# Can Math Survive Without the Bees?

The recent reports on the disappearance of bee populations have omitted mention of their role in the longest-standing open problem in mathematics.
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The recent reports on the disappearance of bee populations have omitted mention of their role in the longest-standing open problem in mathematics, dating from the first millennium B.C.E. and solved in the nick of time (actually with a year to spare; see Scientific American) for the second millennium in 1999. The ancient conjecture, now a theorem, says that the hexagonal honeycomb of Figure 1 provides the most efficient (least-perimeter) way to divide the plane into unit areas. A proof was announced by Thomas Hales in 1999, the same Hales who the year before had proved the 1611 Kepler sphere-packing conjecture, a mere 387 years old. This in turn was on the heels of the celebrated 1995 proof by Princeton mathematician Andrew Wiles of Fermat's 1637 "Last Theorem," similarly a mere 358 years old.

Figure 1. Regular hexagons provide the least-perimeter way to divide the plane into unit areas. Image from wikipedia.org.

Since antiquity, philosophers and honeybees had regarded hexagons as the ideal way to partition the plane into equal areas. The oldest extant record appears in the deathbed epistle of the Roman soldier Marcus Terentius Varro, which contained instructions to his young wife on the care of their farm estate. Varro prized and studied their collection of bees and gave two reasons for the hexagonal shape in their honeycombs: first, that a bee has six feet; second,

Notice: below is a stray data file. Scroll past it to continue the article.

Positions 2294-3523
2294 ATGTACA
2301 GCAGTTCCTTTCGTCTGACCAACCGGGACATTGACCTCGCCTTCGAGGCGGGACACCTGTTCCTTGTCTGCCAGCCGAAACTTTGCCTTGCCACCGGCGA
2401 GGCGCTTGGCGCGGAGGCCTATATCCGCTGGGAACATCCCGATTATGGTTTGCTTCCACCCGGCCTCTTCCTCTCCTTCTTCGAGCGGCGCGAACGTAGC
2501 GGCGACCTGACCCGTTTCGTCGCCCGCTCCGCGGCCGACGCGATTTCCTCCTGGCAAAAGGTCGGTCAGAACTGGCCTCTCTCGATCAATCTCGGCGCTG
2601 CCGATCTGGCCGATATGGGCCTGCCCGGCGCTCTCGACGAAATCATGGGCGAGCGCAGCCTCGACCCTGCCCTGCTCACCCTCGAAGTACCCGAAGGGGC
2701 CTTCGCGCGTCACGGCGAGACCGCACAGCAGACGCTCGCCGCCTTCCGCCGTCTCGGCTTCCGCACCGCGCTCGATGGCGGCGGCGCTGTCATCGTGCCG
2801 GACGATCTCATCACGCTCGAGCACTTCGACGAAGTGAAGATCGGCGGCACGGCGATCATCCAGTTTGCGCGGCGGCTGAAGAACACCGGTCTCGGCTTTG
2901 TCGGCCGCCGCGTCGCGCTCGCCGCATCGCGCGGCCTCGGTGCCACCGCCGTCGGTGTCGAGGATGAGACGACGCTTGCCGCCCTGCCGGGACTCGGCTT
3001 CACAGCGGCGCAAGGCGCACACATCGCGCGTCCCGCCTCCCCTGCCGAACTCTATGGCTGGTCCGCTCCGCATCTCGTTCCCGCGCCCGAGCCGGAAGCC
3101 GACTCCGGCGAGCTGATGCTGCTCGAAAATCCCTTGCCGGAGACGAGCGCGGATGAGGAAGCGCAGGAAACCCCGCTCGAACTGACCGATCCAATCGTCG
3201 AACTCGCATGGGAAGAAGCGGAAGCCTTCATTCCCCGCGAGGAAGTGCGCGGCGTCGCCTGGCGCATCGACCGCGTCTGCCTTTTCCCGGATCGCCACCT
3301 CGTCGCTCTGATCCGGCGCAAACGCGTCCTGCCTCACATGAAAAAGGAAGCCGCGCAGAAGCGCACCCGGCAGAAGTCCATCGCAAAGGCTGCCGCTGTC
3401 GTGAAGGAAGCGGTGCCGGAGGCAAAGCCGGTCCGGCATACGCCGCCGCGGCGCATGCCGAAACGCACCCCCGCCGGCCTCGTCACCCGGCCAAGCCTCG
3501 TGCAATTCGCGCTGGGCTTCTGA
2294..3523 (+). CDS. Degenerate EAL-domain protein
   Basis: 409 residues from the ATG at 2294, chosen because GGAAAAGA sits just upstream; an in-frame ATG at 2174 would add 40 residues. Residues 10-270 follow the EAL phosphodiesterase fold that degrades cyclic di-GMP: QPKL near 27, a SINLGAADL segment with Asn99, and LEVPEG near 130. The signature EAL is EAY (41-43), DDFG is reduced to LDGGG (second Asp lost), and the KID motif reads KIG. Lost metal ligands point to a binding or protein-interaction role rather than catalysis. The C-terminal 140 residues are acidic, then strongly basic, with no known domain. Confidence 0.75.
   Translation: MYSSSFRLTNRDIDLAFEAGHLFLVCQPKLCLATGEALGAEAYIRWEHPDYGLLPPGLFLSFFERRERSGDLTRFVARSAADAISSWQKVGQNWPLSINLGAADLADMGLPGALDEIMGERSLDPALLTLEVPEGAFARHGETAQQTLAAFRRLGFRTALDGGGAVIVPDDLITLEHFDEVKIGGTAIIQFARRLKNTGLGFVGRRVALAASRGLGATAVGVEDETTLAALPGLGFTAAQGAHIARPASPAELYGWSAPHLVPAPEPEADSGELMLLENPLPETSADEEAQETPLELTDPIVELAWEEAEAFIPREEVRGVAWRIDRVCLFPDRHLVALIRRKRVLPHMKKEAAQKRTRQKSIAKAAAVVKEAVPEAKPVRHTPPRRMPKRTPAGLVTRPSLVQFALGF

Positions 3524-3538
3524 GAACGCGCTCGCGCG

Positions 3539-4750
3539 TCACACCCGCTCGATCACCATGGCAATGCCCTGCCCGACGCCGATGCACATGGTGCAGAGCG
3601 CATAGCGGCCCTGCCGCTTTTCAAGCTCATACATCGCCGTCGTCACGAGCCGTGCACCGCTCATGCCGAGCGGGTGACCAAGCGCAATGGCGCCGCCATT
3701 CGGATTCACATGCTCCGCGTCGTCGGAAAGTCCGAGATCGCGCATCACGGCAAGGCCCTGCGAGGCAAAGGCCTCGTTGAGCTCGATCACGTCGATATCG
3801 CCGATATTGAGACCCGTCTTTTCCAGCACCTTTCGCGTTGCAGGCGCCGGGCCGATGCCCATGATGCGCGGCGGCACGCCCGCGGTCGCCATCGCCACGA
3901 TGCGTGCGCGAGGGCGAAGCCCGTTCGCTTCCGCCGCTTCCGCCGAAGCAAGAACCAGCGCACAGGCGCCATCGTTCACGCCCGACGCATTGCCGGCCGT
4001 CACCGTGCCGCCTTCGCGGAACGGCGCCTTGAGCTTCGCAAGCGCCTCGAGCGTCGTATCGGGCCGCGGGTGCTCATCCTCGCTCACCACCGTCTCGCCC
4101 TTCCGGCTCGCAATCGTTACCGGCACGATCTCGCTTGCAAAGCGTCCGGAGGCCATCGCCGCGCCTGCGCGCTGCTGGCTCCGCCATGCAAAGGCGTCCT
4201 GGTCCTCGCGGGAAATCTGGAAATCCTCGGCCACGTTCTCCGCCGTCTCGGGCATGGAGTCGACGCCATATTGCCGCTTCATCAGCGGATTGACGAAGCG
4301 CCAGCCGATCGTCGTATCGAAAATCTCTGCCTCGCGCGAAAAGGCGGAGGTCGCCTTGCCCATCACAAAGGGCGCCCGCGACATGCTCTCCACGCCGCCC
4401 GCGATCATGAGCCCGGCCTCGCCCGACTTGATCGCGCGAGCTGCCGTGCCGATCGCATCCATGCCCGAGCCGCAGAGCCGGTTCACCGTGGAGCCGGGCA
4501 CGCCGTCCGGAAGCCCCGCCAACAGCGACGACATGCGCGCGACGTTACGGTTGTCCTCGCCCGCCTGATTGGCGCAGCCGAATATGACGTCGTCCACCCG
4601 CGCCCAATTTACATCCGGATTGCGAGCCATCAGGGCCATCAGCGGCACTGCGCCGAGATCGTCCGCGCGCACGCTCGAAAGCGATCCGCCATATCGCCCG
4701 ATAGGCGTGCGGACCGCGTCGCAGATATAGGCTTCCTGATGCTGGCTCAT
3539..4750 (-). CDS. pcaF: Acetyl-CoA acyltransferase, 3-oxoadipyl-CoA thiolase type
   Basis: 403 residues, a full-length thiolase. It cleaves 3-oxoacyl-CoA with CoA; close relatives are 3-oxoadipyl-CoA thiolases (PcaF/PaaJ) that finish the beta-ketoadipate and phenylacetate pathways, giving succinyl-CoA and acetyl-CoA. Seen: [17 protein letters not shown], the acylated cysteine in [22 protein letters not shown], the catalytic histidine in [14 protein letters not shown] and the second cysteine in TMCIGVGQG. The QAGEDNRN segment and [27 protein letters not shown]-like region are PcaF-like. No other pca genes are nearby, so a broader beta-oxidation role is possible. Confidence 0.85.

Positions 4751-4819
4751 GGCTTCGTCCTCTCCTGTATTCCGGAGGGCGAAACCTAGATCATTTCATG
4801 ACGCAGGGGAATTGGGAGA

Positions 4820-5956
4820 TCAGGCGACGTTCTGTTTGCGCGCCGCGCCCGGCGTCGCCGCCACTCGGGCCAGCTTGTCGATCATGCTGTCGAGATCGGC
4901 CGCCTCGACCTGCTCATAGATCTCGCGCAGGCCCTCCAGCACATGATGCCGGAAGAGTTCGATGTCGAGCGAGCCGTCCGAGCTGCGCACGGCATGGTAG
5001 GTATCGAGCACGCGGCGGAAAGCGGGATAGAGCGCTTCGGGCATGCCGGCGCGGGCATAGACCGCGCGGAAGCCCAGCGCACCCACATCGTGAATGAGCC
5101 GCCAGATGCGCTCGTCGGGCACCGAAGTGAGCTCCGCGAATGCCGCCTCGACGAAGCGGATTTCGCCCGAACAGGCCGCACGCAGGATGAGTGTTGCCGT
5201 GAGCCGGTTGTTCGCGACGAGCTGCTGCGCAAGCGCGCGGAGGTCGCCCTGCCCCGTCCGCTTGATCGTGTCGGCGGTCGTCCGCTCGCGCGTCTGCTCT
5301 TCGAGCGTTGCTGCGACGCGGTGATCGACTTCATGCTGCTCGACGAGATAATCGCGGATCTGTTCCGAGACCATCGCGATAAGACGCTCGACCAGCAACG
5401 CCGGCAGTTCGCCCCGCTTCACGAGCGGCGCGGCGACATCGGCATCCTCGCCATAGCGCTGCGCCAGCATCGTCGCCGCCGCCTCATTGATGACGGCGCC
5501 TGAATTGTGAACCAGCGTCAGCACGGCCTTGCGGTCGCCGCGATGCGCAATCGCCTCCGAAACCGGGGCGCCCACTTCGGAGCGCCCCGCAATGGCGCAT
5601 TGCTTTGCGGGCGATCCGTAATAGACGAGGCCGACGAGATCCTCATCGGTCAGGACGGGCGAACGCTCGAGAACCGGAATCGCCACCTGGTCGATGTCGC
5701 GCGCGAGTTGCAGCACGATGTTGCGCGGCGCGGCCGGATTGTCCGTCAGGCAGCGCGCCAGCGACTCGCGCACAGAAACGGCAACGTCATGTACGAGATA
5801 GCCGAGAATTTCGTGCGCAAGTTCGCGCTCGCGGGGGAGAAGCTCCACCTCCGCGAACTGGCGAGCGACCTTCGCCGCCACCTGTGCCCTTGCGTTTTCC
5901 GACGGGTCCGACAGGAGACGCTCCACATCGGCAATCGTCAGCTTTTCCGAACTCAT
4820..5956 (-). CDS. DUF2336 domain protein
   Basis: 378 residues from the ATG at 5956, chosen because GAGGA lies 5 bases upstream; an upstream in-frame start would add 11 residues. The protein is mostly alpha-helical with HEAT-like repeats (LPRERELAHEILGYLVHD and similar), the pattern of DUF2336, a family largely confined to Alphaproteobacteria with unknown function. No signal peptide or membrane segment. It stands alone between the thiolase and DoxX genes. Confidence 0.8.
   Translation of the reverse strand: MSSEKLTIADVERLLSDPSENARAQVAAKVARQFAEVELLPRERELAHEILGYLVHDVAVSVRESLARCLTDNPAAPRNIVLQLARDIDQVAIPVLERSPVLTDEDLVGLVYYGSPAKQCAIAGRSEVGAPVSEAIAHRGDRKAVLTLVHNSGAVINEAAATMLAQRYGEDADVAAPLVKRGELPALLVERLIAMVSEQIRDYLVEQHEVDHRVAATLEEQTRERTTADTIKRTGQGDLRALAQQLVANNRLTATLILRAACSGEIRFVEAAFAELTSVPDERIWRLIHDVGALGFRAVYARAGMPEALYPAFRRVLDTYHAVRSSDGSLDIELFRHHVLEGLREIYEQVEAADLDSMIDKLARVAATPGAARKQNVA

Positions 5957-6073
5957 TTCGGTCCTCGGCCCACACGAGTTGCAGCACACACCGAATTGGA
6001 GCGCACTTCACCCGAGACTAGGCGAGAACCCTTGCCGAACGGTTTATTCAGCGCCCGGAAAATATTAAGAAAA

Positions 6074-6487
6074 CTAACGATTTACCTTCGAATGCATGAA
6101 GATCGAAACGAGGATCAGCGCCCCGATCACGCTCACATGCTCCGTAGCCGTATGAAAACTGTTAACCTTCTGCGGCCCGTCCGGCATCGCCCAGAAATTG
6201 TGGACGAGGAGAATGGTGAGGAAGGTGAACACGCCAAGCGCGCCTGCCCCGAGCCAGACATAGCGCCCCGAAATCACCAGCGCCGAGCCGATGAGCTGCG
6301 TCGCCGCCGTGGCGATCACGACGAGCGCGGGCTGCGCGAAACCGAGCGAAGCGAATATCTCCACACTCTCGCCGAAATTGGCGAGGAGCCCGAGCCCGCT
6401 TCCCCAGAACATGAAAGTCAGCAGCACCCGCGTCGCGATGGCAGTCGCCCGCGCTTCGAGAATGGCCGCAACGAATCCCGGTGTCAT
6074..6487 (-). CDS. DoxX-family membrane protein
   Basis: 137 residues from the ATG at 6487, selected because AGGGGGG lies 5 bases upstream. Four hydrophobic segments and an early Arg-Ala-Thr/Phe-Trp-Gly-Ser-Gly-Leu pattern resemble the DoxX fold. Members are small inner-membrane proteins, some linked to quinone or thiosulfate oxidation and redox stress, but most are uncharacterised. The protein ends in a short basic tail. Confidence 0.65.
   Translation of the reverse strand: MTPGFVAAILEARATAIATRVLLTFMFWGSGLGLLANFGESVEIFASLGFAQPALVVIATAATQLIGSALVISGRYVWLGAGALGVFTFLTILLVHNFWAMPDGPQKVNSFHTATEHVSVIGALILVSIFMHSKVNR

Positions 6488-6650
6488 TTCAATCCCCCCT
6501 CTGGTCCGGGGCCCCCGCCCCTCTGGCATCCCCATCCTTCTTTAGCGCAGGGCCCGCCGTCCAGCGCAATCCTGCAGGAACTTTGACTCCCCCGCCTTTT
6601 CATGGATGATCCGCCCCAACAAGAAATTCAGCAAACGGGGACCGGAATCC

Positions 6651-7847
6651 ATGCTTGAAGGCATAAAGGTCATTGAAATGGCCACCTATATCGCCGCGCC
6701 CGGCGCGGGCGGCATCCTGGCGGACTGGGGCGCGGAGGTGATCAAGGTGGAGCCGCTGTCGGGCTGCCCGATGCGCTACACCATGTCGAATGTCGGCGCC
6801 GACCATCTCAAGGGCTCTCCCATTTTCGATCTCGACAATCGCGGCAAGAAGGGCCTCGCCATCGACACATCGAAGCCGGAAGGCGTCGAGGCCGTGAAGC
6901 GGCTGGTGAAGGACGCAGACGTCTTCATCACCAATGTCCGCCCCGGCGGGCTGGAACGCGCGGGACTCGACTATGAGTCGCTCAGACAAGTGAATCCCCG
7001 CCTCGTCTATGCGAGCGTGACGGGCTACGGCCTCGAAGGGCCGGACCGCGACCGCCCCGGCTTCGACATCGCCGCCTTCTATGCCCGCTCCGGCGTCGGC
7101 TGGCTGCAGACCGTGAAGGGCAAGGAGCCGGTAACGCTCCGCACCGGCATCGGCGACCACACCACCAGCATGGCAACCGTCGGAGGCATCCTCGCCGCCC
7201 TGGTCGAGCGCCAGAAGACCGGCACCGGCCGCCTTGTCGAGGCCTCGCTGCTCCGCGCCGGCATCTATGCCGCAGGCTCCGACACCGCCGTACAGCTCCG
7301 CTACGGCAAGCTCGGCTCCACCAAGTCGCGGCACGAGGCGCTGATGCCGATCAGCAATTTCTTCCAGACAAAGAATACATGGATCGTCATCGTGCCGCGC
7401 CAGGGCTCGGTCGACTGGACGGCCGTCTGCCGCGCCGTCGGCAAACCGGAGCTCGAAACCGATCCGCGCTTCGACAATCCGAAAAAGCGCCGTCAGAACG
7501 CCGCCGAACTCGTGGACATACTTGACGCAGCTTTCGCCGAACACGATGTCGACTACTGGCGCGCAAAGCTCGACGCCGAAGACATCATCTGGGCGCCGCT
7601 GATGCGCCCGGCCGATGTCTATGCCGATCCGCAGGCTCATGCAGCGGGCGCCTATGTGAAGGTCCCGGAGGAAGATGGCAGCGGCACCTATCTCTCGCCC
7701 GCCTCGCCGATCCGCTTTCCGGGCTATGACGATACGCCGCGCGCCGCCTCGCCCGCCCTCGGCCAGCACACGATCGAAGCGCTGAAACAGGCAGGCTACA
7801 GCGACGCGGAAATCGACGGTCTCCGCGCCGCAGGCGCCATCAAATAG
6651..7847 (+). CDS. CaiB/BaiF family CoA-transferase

the geometricians prove that this hexagon inscribed in a circular figure encloses the greatest amount of space.

Most likely, Varro is referring to work of the Greek mathematician Zenodorus (~200 B.C.E.), who probably did not consider all possible shapes, but just hexagons, triangles, and parallelograms. Nevertheless, I think that the statement counts. Incidentally, Varro's knowledge of bees was not perfect. He also ventured that

The fact that the leader is not a king but a queen was not discovered until the seventeenth century.

It was shortly after Hales had finished his proof of Kepler's Conjecture that the distinguished physicist Denis Weaire recommended to him this even older Hexagonal Honeycomb Conjecture: "Given its celebrated history, it seems worth a try." Widely believed and often asserted as fact, even by such an eminent mathematician and physicist as Hermann Weyl, it had eluded mathematical proof for millennia. Hales promptly dispatched it in under a year. "In contrast with the years of forced labor that gave the proof of the Kepler Conjecture, I felt as if I had won a lottery." Incidentally, a difficulty with the honeycomb and its symmetry was pointed out in 1994 by Gary Larson.

Long before Hales's proof of the Hexagonal Honeycomb, indeed from antiquity, it was known that among hexagons the regular ones provide the least-perimeter tiling, among triangles the equilateral ones, and among 4-gons squares, as in Figure 2.